Perhaps more seriously, we should probably be asking if an insurer can really be treating customers fairly in these cases: if it is content to be complicit with a state of affairs in which businesses may be overpaying premiums if over-insured or putting their very survival at risk if underinsured.

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A no-win situation

It is in everyone’s interests to tackle this problem. The failure to get regular valuations and consequent risks of underinsurance benefit neither the insurer nor insured.

Most obviously, businesses suffer in the event of a claim. In the very best case, if the insurer pays up to the sum insured for damage to buildings and equipment, businesses will be left with a shortfall against the costs of rebuilding or replacement. With underinsurance often close to 20% or much more, many small and medium-sized businesses without big cash reserves face bankruptcy. Those that continue will see the resulting disputes delaying resolution of their claims.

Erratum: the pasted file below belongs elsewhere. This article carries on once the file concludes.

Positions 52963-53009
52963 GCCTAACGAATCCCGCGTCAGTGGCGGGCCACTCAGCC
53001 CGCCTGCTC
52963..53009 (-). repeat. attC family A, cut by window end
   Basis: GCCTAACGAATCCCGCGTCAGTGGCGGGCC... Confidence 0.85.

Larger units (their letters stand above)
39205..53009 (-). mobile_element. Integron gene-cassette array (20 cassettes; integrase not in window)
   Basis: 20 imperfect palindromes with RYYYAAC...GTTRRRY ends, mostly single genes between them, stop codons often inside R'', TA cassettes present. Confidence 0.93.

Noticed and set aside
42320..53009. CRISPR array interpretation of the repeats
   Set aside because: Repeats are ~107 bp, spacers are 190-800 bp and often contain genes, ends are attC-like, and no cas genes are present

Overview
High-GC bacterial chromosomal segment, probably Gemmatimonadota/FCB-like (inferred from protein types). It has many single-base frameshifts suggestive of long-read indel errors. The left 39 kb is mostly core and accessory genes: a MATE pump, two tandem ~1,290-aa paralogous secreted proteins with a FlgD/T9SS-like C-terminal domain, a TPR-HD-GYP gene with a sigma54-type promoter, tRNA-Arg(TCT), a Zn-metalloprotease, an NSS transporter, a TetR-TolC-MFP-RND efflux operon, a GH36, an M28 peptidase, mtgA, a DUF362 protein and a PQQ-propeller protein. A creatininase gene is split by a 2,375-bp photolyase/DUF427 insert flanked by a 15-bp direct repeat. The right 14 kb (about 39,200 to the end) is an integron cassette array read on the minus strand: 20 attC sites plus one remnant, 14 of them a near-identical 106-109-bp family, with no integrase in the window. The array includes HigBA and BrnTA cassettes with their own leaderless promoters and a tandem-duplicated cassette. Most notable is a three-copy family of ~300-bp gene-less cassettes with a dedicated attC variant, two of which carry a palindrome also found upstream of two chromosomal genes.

However, there are significant costs for insurers, too. To begin with, there is the lost revenue from the premiums they would be charging for higher sums insured were valuations accurate. In the event of a claim, meanwhile, they face a quandary: In a soft market and for important clients they are likely to feel pressure – from brokers, if not themselves – to simply pay up to the sum insured. For customers who aren’t key or big losses, insurance providers will have to commit to weeks of wrangling, costing time and money, to try and negotiate the payment. That’s particularly true since “average” clauses, reducing payments across claims in proportion to the level of underinsurance, have been excised from so many contracts.